Maskne: 5 ways to avoid breaking out under your face mask
As we begin to adapt to a new way of life following lockdown in the UK, we’ve all found ourselves with a new essential accessory – the face mask. While face masks are vital for providing protection to yourself and those around you, they have one major downfall – they’re a breeding ground for acne-causing bacteria. If you’ve been out and about in your face mask, especially in this warmer weather, it’s likely that you already know how problematic they can be for the skin. So that you can stay safe while also maintaining a healthy complexion, we asked Dr Sophie Shotter to share her top tips and practical tricks for swerving maskne once and for all.
How does wearing a face mask affect the skin?
Face masks cause friction against the skin. They wear away at the skin’s natural barrier and make it more vulnerable to irritation and infection. As a result, we may develop a condition called ‘acne machanica’, where acne is prompted by heat and friction. Underneath the mask our breath creates a very warm, humid environment which makes the perfect breeding ground for bacteria, and those who wear make-up will find their pores clogging more easily.
What can be done to prevent maskne?
Limit what you’re using on your skin
When you’re wearing a mask, it’s important to keep the products on your skin to an absolute minimum. Don’t use too many aggressive products as they could potentially cause further irritation. Instead, opt for barrier nourishing, non-comedogenic products. Either go make-up free or stick to Oxygenetix foundation which contains Aloe Vera and allows the skin the breathe.
Dr Sophie swears by Clinisept+ which kept her skin spot free while she was working back in the NHS during lockdown. Simply spritz the face after removing the mask to kill 99.99% of bacteria viruses, fungi and spores in under 15 seconds – great for all round sanitisation, but also for minimising spot causing bacteria on the skin.
Make your mask work for you
Friction usually occurs when the mask is slightly loose and therefore, moves repeatedly against the skin. Adjust the ear loops to make the mask a little tighter or opt for a mask that fits around your head. Only wear your mask when you really need to and make sure that you’re changing it several times a day if you need to wear it for a long period of time.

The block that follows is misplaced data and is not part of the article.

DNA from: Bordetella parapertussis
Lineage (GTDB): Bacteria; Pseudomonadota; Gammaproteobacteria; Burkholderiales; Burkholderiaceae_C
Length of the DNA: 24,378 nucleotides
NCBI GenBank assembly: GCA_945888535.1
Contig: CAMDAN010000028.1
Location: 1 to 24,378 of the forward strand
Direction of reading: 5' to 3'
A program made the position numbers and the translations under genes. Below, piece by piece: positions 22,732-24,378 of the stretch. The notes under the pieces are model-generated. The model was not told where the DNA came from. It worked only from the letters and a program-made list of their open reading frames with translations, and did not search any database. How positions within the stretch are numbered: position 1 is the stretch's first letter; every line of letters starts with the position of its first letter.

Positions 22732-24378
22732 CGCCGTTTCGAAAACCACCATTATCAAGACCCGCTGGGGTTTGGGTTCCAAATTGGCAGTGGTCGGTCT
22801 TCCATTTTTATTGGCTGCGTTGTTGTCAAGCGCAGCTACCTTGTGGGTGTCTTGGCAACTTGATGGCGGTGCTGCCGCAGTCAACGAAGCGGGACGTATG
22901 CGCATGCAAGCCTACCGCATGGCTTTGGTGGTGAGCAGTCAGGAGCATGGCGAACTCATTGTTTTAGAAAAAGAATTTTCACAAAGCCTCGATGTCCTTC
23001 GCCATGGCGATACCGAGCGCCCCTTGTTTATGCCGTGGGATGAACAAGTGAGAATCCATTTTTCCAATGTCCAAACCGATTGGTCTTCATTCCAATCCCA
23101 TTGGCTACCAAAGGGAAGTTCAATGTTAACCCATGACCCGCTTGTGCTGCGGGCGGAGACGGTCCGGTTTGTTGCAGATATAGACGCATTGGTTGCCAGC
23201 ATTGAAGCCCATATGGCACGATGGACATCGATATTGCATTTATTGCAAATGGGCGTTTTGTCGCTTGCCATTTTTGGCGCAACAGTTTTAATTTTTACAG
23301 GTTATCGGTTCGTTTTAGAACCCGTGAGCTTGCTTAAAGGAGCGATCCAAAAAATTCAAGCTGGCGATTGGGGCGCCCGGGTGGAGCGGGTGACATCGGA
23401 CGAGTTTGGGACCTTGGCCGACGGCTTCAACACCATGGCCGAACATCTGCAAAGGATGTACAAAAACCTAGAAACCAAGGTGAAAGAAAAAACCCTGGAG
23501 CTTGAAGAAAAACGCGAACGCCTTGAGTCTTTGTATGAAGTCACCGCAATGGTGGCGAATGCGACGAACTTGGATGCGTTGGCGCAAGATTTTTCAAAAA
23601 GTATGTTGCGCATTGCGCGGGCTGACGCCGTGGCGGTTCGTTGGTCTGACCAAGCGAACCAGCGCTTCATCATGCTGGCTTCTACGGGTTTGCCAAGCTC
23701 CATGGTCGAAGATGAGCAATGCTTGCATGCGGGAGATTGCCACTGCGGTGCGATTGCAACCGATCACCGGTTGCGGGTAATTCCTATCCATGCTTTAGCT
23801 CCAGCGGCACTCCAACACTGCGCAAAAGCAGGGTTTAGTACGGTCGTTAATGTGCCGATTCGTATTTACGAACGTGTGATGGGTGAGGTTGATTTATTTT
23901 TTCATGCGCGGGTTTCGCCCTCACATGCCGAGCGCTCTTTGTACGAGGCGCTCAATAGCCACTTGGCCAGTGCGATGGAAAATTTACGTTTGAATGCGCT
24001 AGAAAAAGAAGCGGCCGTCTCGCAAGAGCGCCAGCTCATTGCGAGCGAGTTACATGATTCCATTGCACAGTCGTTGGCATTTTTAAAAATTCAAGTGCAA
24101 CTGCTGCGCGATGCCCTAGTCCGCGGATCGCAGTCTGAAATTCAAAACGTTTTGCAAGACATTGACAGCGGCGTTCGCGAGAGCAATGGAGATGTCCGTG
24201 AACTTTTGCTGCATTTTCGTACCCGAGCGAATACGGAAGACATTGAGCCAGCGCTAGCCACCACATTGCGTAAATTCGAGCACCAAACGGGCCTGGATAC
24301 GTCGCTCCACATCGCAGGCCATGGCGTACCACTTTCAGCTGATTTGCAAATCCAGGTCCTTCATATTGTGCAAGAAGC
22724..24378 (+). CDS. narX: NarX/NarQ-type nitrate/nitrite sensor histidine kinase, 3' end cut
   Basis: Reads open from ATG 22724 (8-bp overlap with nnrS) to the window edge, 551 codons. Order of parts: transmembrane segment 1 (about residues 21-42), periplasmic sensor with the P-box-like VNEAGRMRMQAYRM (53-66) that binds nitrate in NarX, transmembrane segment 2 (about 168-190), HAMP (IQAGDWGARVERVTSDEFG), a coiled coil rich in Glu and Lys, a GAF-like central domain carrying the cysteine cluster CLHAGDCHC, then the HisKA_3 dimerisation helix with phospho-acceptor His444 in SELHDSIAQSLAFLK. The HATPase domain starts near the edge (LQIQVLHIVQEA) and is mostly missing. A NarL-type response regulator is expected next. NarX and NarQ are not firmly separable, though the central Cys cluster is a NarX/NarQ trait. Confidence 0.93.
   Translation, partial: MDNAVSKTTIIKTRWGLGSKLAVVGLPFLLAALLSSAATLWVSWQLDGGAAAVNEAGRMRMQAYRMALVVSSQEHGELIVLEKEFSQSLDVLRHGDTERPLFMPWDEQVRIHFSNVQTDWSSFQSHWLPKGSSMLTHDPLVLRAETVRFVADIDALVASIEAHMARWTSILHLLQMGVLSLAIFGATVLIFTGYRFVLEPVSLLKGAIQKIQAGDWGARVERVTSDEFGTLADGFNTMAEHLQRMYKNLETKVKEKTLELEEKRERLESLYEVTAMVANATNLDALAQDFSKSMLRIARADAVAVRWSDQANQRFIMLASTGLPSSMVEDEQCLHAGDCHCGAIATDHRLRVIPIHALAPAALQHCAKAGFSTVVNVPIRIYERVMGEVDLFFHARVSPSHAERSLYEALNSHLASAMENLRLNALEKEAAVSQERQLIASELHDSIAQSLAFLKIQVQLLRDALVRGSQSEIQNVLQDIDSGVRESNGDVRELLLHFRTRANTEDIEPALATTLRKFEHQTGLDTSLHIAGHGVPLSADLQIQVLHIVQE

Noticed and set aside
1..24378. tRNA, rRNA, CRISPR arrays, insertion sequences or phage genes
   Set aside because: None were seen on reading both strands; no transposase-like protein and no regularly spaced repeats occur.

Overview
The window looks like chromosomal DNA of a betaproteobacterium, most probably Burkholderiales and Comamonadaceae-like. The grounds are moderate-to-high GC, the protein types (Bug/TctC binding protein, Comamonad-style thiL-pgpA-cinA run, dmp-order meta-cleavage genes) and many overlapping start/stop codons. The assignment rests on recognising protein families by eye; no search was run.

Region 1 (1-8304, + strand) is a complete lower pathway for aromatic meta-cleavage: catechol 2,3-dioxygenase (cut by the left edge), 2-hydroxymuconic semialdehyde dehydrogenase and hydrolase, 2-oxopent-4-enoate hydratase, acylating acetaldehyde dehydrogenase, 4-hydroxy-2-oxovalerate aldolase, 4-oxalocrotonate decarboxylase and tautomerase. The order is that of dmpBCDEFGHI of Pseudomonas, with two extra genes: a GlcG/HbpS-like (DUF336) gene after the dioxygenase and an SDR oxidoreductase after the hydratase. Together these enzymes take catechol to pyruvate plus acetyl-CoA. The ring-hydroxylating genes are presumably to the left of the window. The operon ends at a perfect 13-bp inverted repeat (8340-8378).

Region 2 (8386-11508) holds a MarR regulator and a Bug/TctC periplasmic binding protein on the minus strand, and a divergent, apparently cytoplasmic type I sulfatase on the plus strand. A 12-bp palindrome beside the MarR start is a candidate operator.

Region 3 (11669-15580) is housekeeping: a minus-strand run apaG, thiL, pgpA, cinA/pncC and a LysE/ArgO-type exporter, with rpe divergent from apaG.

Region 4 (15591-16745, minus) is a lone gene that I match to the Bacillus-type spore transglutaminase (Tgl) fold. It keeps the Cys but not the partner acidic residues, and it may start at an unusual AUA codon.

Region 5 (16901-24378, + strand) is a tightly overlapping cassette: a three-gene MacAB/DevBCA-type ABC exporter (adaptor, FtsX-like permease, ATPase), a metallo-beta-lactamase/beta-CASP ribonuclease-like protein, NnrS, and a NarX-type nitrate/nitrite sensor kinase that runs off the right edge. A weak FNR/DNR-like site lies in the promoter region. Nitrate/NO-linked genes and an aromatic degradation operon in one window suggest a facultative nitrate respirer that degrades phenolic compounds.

Don’t overdo the skincare
If you’re breaking out, it may be tempting but the answer isn’t to pile on skincare products in an attempt to tackle the issue. The first step is to calm the skin and reduce the irritation through the use of the right products. If you’ve got maskne, remember that your skin may be more sensitive than usual so don’t reach for the most hardcore, acne-fighting ingredients in your cupboard – get some specialist advice and focus on repairing your barrier with more gentle ingredients such as gluconolactone (try the Neostrata bionic face cream). Zit stickers may also be a helpful way of delivering active ingredients to specific spots without having to treat the whole area.
Keep your mask clean
It’s important to change the mask when you feel it become damp, because once damp, it’s ineffective. If you’re wearing fabric face masks, wash and dry them, so it becomes sterile again. If you don’t have access to a washing machine, wash the mask in hot, soapy water and scrub for 20 seconds. Then keep it in a plastic bag until you’re ready to use it.
AHAs and BHAs are an ingredient to look out for but…
Don’t go crazy, the last thing you want to do if you’ve got maskne is strip the skin back even more and cause further irritation. Ingredients such as salicylic and glycolic acid (try the Skin Better AlphaRet Peel Pads) are great for exfoliating your skin and minimising the potential for pore clogging, but use them sparingly and in conjunction with nourishing, barrier repairing products.
Disclaimer: Please be aware that results and benefits may vary from patient to patient taking into consideration factors such as age, lifestyle and medical history.